This year was not a good one in the Northern Aegean Sea neither for the Mediterranean Shag, nor for the fishermen. An algal bloom, which started at the end of 2009, now, at the end of May, it has still not completed its biological cycle, leaving several marine areas in the region still covered with its remains. Its long duration has had devastating effects particularly on the breeding performance of the Mediterranean Shag in the Northern Aegean, where the species largest colonies in Greece are located. The breeding success was literally decimated, as some colonies produced up to 50 times less juveniles then during previous years. The extent of algal bloom was much greater than initially expected reaching as far as Limnos, Northern Sporades and Skyros in the central Aegean Sea. Similarly, seabird surveys at sea indicate that areas affected by algal bloom are inhospitable to seabirds which avoid them.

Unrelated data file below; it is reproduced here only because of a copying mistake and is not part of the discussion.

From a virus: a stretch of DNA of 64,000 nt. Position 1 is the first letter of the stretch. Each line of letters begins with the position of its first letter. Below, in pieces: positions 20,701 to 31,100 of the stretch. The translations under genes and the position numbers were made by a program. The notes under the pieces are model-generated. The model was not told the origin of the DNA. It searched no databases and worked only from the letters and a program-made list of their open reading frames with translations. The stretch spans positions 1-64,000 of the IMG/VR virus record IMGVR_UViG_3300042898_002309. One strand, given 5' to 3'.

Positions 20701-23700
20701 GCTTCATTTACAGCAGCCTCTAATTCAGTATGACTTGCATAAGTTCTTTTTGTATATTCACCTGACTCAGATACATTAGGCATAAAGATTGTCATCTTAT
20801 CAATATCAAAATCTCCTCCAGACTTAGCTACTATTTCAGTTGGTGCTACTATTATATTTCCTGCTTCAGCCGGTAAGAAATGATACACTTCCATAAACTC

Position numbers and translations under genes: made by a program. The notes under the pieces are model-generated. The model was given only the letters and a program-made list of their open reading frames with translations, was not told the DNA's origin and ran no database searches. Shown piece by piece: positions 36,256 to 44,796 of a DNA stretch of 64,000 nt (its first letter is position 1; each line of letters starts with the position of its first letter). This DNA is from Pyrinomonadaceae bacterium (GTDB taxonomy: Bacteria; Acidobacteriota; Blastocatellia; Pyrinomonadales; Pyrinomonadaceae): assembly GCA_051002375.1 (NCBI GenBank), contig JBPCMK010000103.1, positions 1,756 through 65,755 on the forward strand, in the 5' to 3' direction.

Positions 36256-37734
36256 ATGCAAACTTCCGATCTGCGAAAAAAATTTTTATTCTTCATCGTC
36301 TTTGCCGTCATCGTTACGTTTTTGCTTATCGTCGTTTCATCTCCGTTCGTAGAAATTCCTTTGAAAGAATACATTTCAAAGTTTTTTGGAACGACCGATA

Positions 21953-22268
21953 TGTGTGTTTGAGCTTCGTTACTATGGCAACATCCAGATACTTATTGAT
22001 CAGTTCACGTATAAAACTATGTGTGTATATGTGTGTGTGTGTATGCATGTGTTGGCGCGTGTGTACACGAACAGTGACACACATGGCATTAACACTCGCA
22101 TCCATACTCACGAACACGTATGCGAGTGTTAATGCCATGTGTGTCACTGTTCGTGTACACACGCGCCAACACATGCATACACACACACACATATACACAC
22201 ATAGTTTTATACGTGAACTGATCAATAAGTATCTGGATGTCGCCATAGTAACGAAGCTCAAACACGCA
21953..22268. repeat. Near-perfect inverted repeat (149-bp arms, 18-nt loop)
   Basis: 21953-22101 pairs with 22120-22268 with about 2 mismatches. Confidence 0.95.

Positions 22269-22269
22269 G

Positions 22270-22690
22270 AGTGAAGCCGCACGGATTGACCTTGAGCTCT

Juvenile shag looking for food at the port of Psara (Central Aegean Sea)
Widespread algal bloom at Kavala bay (northern Greece)